AppNano – Applied NanoStructures
Applied NanoStructures, Inc. develops, manufactures, and supplies AFM/SPM probes as consumables for all applications and all major AFM/SPM manufacturers. Their mission is to provide the highest quality AFM Probes & SPM probes for standard, advanced and customized applications. Appnano also supplies various nanostructures including MEMS and specialized SPM probes.
- AFM cantilevers made from silicon (Si) and silicon nitride for all AFM imaging modes
- Colloidal probes
- Cantilevers with Au and Al reflex coatings available (coating on detector side)
- Overall conductive coatings and magnetic coatings available
- Tip side Au coating available
- Cantilevers with extremely long tips (10s of microns)
- tipless cantilevers
- v-shaped and beam type silicon nitride cantilevers with silicon tip
- Appnano cantilevers come with the standard approx 3.4 x 1.6 x 0.3 mm chip size and fit in most AFMs. eg. Nanosurf, Bruker / JPK Instruments, AFM Workshop and others.
- test grids/calibration grids and step height characterizers for AFM
Confused about the huge range of cantilevers available?
Want to learn more about AFM tip shapes, tip lengths, cantilever thickness, resonance frequencies, spring constants and coatings?
– ask our expert Christian for his recommendation:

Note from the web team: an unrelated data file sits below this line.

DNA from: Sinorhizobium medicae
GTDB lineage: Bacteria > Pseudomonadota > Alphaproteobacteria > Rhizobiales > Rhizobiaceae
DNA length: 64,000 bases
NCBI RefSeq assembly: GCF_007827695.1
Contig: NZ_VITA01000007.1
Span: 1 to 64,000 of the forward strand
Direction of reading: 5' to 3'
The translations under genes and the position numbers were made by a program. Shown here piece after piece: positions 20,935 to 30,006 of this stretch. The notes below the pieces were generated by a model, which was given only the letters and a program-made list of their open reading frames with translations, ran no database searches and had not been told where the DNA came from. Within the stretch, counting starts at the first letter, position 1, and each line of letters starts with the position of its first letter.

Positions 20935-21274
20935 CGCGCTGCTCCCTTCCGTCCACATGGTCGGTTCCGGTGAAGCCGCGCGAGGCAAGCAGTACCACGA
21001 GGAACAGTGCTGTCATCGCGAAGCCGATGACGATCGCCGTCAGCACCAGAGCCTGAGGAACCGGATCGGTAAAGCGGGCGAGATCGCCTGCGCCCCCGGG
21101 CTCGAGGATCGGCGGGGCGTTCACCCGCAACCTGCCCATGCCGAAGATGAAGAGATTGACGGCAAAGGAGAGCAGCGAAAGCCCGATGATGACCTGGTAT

ph. 03 9480 4999
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Peer Reviewed Papers
Nanomechanical Properties of Supramolecular Self-Assembled Whiskers Determined by AFM Force Mapping
Daniel Kluge, Frank Abraham, Stephan Schmidt, Hans-Werner Schmidt and Andreas Fery 3
Langmuir 26 (2010)3020–3023
In this Letter, we investigate the nanomechanical properties of self-assembled 1,3,5-benzenetrisamide whiskers with atomic force microscopy (AFM) bending experiments. We use force mapping to acquire spatially resolved force measurements over the full length of a whisker segment spanning a channel of a structured glass substrate. This allows validation of the experimental boundary conditions directly from the AFM data and a reliable determination of Young’s modulus. The presented technique can be generalized for the mechanical characterization of other one-dimensional materials.